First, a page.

Recently, Valve introduced the ability to have mod makers put a price on the mods they make. I don't support it. I won't support modders that try to sell me a sword for $2. I won't support those that try to sell me a pack of mods, some of which were free for years, for more than the normal cost of the game itself.

I'm all for supporting mod makers but the way Valve is attempting to do it, is not the right way of going about it. Set up an optional donation button. Make it flashing and have big arrows pointing towards it if you must. Put it on the page for the mod and let the public decide from there if they want to give money to the mod maker. Just make it a proper donation split too with the bulk actually going to the mod maker. As it stands right now, it seems as though 75% of the money doesn't even end up in the mod maker's pocket with Valve's new system.

Let's face it: Valve isn't doing this for the good of the community nor for the advancement of game modifications. They're doing it to make a profit, just like any other company out there.

The only mods that I might consider paying for would be total conversion mods. These would be mods that drastically alter the game so much that it's like playing an entirely new game. Look at Counter-Strike. Look at Team Fortress. Look at Red Orchestra. Look at Dota. Look at Natural Selection. Hell, three of those are now Valve products. Those were all free mods that eventually became paid, full retail releases. That's what should be the case. They grew in popularity as free mods. Their communities grew because nobody had to risk a penny trying out their early releases to see if they were good or not. The good mods flourished. Those community members told their friends and the community and fans grew even more. Loyalty was earned and that loyalty eventually turned into sales. It was all because those fans already enjoyed the previous free work and they figured that they're probably going to enjoy the new and updated work from those creators. They offered up enough in the way of fresh content that people determined it to be a worthwhile investment.

The problem with modern TC mods is the fact that they don't really exist. At least, they don't exist as they used to. Sure, there are a few large mods in the works here and there. There's still Skywind that's supposedly still being worked on. There is the Falskaar mod that adds in over 20 hours of new gameplay! It includes its own storyline quests, new sidequests, new books, new recipes, new weapons, new armor, new spells, a 14 song soundtrack, and even new voice acting from 30 different actors.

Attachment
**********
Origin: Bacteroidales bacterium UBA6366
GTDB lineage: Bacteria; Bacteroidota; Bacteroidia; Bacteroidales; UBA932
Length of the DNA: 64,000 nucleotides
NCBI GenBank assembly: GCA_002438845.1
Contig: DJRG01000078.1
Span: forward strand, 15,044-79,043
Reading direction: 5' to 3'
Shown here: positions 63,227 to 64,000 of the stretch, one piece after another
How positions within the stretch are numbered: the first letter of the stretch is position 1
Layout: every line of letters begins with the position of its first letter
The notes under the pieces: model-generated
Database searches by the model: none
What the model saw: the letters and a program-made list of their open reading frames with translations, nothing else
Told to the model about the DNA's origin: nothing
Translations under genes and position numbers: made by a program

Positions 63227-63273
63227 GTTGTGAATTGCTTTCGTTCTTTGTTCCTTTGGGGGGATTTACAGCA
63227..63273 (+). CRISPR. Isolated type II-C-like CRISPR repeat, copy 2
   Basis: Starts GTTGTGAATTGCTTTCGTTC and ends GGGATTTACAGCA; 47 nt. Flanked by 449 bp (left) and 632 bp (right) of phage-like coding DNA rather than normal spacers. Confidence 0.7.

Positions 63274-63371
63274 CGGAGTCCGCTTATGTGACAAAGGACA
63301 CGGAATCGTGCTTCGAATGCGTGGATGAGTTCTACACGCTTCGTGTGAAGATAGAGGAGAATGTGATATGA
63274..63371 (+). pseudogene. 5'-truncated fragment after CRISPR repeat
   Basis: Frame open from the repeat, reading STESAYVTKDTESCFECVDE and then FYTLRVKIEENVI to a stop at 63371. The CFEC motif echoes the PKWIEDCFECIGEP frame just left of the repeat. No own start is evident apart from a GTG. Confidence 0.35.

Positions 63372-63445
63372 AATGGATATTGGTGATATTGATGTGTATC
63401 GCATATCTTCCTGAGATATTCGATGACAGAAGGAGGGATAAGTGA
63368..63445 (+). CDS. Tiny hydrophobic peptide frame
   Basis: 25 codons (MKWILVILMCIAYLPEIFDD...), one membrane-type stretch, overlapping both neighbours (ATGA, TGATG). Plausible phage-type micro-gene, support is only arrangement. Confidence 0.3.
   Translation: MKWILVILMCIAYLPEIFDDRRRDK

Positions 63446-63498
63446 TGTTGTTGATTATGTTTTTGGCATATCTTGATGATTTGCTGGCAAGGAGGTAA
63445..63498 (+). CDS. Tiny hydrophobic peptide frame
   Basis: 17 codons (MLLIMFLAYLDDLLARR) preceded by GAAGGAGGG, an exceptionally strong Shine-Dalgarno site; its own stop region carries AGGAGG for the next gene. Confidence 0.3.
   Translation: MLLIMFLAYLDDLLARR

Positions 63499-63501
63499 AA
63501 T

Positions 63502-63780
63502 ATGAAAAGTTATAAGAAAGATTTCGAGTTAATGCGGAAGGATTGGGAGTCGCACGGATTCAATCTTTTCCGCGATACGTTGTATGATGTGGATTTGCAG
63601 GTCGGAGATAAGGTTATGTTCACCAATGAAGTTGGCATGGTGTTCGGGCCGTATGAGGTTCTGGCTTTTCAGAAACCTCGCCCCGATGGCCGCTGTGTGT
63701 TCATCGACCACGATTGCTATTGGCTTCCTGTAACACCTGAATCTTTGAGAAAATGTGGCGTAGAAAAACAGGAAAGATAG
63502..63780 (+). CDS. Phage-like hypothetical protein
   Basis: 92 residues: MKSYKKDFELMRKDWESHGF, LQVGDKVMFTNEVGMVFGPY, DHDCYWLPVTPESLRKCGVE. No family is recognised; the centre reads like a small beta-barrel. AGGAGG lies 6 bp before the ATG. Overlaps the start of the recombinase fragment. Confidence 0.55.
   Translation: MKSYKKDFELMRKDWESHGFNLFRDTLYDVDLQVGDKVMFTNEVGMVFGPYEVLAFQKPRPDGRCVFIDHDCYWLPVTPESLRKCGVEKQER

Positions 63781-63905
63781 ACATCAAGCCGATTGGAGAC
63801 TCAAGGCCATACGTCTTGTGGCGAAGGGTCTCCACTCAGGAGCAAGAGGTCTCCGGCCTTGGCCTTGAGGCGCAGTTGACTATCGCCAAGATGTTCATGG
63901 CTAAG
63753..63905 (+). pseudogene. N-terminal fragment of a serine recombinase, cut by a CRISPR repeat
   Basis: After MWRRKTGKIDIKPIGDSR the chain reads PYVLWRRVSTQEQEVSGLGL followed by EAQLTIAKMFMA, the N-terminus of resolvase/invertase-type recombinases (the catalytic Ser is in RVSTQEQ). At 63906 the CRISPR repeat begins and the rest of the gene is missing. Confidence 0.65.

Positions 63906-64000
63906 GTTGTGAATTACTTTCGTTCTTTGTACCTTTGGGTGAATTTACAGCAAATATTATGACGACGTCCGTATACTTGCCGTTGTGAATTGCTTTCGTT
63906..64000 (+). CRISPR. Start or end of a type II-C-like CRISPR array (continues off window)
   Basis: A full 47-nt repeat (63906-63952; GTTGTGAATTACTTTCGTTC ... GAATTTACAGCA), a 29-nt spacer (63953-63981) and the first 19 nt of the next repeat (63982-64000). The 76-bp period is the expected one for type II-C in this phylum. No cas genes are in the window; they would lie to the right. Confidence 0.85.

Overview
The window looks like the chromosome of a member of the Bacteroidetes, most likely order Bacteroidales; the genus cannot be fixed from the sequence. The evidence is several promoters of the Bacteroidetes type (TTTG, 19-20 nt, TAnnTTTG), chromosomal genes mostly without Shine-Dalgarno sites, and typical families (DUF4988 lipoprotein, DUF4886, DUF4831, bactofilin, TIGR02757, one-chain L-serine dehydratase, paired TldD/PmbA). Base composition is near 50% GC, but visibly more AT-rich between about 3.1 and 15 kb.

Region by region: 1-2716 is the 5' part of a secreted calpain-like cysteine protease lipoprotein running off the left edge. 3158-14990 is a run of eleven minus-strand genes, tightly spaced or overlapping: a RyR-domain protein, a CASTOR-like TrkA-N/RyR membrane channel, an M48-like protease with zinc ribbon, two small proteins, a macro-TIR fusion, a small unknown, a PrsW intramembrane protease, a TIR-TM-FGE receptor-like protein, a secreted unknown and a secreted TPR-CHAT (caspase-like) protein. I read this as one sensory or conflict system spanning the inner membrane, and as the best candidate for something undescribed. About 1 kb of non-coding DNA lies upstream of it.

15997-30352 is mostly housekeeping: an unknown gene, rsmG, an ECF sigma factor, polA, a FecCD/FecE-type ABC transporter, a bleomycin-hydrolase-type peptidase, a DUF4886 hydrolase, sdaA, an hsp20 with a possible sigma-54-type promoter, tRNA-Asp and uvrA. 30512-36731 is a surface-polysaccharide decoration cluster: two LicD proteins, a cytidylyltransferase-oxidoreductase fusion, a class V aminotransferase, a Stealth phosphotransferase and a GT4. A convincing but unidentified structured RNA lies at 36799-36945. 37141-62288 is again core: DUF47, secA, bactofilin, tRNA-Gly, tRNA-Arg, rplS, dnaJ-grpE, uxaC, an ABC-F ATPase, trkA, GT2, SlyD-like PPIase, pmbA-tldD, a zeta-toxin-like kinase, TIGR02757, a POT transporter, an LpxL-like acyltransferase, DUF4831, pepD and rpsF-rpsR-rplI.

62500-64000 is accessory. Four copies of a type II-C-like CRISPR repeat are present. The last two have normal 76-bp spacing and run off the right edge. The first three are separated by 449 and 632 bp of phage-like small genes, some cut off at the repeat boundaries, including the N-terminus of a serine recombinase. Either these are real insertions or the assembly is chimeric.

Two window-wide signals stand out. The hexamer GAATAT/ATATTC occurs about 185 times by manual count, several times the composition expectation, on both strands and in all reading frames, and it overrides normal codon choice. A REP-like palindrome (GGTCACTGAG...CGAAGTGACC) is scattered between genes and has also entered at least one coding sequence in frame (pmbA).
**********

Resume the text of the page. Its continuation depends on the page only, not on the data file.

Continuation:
That is a FREE mod that you can download right now at the Nexus. This is the kind of content I would even consider paying money for. I'll be damned if I think about spending even a couple of dollars just for a new skin on a sword that nobody besides me will ever actually see in action.

In the past few years, Valve has made the move to cosmetic DLC. And you know what? I'm fine with that for multiplayer games. It makes sense there because others can see your cool gun skin, or your rare character model, or what have you. But putting a price on piecemeal content, much of which is largely unproven in terms of quality or worth, for a single player only game? Haha... you're out of your damn mind!

Yesterday, I believed that monetizing mods like this could potentially lead to seeing more of these great total conversions. I've come to realize that it won't. Why? Look at the engines and tools being offered for free, or nearly free, to aspiring game makers now. There's Unity, Unreal Engine 4, CryEngine, Torque3D, Blender, and even Source 2. If there's a team out there that wants to make something akin to a total conversion with hopes of one day making it big, they have the means to completely bypass the middleman and just jump straight to a full retail release. They can be an Indie studio and self-publish their creations on websites that can be bought for a few bucks. They can even hit up Valve's own (still largely flawed) Steam Greenlight to try releasing through Steam.

At this point in time, there is very little incentive to create total conversion mods like we used to see.

In the short term, the here and now, you get swords and skins for a couple of bucks. You have previously free mods that you now have to pay for. You have a community that is furious at this, directed at a company that should know better given their own history in the industry.

In the short term, you get things like this:

None of this has even touched upon the situations where you have a free mod that depends on another mod that now has a cost associated with it. What happens then? What happens when a game receives an update but the mod you purchased isn't updated and stops working? What happens when someone steals a mod, mod content, or even a mod idea and sells it for cheaper or distributes it for free as their own mod?

The community is mad. They have every right to be mad about this. It's a sleazy move by those parties involved and does nothing to nurture creativity.